Overall, global consumers said medium-length content would be more likely to lead them to purchase (44%) than long (25%) or short content (31%). However, they were 24% more likely to make purchases from short content than from long content, especially South Africans (39%). Mexican consumers went the opposite way: they were 34% more likely to purchase from long versus short content.

Global preferences also leaned toward short content for social media post captions (84%). Similarly, long content might be the least effective way to convert U.K. audiences. These respondents were the least likely to make purchases from long content (19%) and the most likely to purchase based on medium-length content (47%).

Social media users in the U.K. and the U.S. may share similar behaviors on these apps, but we found that short content was more likely to lead U.K. consumers to purchase (34%) than U.S. consumers (26%). However, they agreed on one thing: they felt their attention spans were shorter when interacting with online content (63% and 47%, respectively). The broader range of global consumers we surveyed said the same (61%).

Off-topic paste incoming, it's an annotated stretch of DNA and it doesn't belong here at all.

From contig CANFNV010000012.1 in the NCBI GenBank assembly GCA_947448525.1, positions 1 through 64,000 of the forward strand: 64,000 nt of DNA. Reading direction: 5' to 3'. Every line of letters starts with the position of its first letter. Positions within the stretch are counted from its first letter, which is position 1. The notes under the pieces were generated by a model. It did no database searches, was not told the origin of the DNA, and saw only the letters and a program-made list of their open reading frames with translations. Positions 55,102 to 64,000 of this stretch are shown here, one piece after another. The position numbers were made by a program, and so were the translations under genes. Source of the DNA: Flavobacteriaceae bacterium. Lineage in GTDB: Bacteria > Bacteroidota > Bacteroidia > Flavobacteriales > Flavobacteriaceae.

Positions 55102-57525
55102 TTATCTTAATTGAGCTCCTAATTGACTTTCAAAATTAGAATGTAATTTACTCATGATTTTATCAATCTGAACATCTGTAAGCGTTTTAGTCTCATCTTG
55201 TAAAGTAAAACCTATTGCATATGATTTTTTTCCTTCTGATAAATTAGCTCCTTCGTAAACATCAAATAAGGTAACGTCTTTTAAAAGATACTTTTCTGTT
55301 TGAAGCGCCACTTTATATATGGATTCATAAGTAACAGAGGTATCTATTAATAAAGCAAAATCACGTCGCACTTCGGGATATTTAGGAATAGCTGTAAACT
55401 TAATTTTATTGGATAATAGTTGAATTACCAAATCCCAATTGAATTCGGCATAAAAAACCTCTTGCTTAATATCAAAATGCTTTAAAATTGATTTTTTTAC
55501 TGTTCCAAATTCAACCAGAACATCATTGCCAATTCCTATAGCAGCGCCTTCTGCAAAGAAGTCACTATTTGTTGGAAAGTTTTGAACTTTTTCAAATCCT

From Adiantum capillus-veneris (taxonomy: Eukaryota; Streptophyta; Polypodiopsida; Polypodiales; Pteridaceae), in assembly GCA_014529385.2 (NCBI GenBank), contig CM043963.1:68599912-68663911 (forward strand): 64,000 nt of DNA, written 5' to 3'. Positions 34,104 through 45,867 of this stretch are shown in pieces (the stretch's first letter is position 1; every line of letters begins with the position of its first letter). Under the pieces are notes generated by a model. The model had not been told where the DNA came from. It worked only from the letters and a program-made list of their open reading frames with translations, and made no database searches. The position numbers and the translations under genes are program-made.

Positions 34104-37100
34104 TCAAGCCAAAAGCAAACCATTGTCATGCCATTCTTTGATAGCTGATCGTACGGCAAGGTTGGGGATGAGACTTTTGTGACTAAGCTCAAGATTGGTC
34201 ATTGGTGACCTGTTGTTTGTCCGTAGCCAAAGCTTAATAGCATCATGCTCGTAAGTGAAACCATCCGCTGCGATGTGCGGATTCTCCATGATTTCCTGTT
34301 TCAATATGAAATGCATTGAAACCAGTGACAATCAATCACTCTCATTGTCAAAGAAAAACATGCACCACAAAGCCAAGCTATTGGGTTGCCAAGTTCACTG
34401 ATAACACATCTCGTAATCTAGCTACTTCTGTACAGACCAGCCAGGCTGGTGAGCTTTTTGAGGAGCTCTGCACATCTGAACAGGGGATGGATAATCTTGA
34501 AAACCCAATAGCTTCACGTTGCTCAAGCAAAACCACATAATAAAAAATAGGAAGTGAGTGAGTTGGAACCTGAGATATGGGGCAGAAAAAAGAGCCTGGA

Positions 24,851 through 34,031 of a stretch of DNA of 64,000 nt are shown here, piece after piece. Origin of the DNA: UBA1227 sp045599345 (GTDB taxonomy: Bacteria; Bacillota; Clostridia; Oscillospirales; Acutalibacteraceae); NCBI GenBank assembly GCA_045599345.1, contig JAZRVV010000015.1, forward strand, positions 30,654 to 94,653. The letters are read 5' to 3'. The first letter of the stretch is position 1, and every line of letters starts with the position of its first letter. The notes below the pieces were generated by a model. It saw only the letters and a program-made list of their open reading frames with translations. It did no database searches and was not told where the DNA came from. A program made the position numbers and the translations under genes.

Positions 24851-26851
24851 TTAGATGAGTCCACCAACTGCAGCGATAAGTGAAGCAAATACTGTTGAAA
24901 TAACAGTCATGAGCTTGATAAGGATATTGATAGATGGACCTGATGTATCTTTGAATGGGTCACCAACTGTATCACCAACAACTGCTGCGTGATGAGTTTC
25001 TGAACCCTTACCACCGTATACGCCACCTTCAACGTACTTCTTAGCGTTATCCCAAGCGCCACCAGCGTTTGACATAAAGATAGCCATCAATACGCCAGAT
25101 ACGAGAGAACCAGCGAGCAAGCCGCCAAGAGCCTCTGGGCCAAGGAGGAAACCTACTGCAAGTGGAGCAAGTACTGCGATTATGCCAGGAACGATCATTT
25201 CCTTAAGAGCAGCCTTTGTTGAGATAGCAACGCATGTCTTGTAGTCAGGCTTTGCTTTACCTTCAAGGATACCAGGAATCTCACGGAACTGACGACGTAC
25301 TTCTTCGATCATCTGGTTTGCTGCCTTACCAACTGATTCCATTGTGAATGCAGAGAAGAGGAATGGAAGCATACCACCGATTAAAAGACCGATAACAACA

Interactive content includes elements like polls and quizzes — two things that only half of our global respondents said were important aspects of “engaging” content. This suggests that, although interactive elements like these are intended to hold users’ attention, they may not do the trick for everyone.

A marketing video can be a great way to tell your audience about a product or service, depending on which category it falls under. Consumers worldwide were most likely to make purchases influenced by videos featuring technology and gadgets (29%). Product reviews and unboxing videos followed closely, influencing 26% of consumers to purchase, while 25% said the same about fashion and beauty content.